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19 May, 2015 - Uncategorised

The topic of conversation for many luxury brands for some time now has been Tmall, or more broadly,tmall-new-logo2 China’s booming e-commerce industry and how to get in on the action. For those unfamiliar, Tmall is China’s behemoth of a B2C e-commerce platform akin to Amazon. Along with sister sites Alibaba (B2B e-commerce) and Tabao (C2C & B2C e-commerce similar to eBay), the three sites are part of Chinese internet giant Alibaba Group and collectively represent a whopping 80% of China’s annual US$550 billion worth of e-commerce industry. Tmall alone has over 350 million active buyers which is 60% market penetration of China internet users.

After western attempts to crack the China e-commerce market all failed to varying degrees (eBay, Amazon, Net-a-porter and ASOS to name but a few), many brands have been quick to jump onto the Tmall bandwagon as a route-to-market for China domestic sales. Popular brands such as Clinique, Nike, Converse and Gap all have Tmall “virtual store fronts” on the site and an increasing number of higher end luxury brands have joined including Coach, Estee Lauder, L’Occitane, and even Burberry.

(Images from TMall)

However, with more than two thirds of Chinese luxury sales occurring outside of China, what can luxury brands expect from Tmall? Are there any risks? From a sales perspective there is very little risk, aside from an initial setup fee ranging from as little as US$8,000 to US$24,000, annual service fee of approximately US$9,000, and commission on sales paid to Tmall. The actual investment required to sell products in China via Tmall is much simpler and more economical then having to set up a trading entity in China, open stores, pay rent, pay salaries, ship wholesale goods, warehouse costs etc. So what’s the catch?

The biggest concern for medium sized independent brands, especially those not already trading in China (or in popular shopping destinations such as Hong Kong and South Korea), is brand perception. Though Tmall takes great effort to protect a brand’s image on the site with various customisable store front options available (for a fee). Just like Amazon, one can essentially buy anything on Tmall be it baby milk formula, tooth brushes or batteries alongside luxury goods. Without a strong pre-existing high-value brand recognition, brands run the risk of devaluing their brand from the moment that they enter the China market.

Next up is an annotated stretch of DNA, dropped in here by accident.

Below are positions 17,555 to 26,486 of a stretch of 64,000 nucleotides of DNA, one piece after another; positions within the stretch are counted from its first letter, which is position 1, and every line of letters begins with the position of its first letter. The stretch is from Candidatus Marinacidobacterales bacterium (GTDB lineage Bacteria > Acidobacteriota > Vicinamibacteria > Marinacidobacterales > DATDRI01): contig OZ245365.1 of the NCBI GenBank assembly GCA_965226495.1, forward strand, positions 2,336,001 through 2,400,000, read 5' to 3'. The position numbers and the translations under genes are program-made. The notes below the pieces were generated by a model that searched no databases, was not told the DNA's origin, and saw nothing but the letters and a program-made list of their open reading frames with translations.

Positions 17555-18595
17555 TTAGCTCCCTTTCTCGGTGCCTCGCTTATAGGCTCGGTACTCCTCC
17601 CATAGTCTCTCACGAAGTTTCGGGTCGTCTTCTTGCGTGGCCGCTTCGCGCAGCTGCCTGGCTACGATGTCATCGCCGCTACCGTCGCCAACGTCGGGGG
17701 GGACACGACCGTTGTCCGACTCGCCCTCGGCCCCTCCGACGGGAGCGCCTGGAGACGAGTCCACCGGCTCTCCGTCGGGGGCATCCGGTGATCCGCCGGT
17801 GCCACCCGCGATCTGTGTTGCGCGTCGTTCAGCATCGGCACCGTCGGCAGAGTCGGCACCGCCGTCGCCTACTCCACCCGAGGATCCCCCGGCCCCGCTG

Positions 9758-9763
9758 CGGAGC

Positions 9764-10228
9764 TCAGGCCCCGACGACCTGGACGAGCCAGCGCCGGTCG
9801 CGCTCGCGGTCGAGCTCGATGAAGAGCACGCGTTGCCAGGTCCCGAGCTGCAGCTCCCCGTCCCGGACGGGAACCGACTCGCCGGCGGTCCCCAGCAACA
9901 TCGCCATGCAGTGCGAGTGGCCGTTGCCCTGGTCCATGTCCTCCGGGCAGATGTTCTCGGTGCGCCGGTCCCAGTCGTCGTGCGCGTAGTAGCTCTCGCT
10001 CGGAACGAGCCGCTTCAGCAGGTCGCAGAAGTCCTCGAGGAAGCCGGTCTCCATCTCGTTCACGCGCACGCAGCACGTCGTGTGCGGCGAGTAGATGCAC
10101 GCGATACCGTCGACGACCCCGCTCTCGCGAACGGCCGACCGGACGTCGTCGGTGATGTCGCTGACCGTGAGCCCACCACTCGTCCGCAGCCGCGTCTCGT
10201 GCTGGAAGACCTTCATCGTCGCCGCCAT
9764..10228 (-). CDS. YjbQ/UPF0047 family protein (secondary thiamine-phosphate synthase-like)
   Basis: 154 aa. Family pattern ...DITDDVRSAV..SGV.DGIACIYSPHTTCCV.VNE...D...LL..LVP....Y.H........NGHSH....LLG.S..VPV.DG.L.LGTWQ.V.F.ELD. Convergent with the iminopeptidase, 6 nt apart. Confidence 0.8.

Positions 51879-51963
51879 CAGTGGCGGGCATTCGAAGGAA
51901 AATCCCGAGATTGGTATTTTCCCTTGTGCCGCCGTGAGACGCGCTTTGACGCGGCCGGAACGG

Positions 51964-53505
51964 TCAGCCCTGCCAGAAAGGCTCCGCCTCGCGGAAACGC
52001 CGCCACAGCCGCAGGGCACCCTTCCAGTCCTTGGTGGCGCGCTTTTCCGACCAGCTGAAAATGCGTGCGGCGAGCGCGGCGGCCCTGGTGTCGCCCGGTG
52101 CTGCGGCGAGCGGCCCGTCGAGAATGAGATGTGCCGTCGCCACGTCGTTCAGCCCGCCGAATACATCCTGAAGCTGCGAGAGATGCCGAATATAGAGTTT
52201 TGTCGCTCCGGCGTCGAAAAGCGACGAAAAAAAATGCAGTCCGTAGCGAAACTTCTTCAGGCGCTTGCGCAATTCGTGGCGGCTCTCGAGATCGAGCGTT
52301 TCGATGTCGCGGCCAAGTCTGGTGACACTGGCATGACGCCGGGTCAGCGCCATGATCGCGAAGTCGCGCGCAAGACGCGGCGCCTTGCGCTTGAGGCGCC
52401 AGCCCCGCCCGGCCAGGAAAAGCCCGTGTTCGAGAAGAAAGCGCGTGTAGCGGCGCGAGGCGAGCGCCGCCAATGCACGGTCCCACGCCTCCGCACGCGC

1381795902_00318100Larger  name brands don’t need to worry so much about this, especially if they already have a physical presence in China and their Tmall e-commerce offering represents just an extension of their existing China product offerings, often limited to lower price point and mass market items. Higher price point items run the risk of being undercut by the global grey market sales agent trade, known in Chinese as “daigou”. So prolific is the industry that global transactions by “daigou”represent 15% of Chinese global luxury sales. The catch twenty two is then that even if your brand is highly sought after in China, is it sought after enough by Chinese residents to cough up the extra 20%-30% in import taxes? Or would they rather enlist the services of a “daigou”, or even plan a holiday abroad and make the purchase physically themselves.

(Images from n.cztv.com)

Third party sellers on Tmall and sister site Taobao selling brand name products at heavy discounts also threaten to undercut the sales from official brand storefronts. Which has led to an expectation of discounts on Tmall by Chinese consumers. Estee Lauder products can be found discounted by as much as 50% on the site. This lead to LVMH brand Benefit Cosmetics and Japanese retailer Zozotown shutting down their Tmall stores. Christian Dior products are also prolific on Tmall via third party retailers, but the brand itself has never authorised such sales. Whilst Alibaba Group is actively attempting to tackle these issues, little progress has been achieved and the company is facing even greater pressure to tackle the issue of counterfeit goods on Alibaba and Taobao. This has now even come to the point that Gucci owner Kering has recently brought a legal suit against Alibaba Group after years of failed attempts to address the issue.


From this one can see that simply selling products on Tmall is not a golden ticket to Chinese consumer sales and is riddled with all sorts of China specific challenges and long-term brand implications. Successful use of Tmall retailing by brands are those that have used it as a touch-point extension of an extensive existing diversified retail network strategy, rather than a route-market strategy that smaller brands are attempting. Smaller brands should therefore approach Tmall with caution, weigh up the cost-benefit analysis between China sales and Chinese brand perception. They should focus on maintaining existing levels of international sales from China outbound tourists and market the brand strategically before jumping into the world’s largest consumer marketplace, regardless of whether that be through ecommerce or more traditional brick and mortar routes.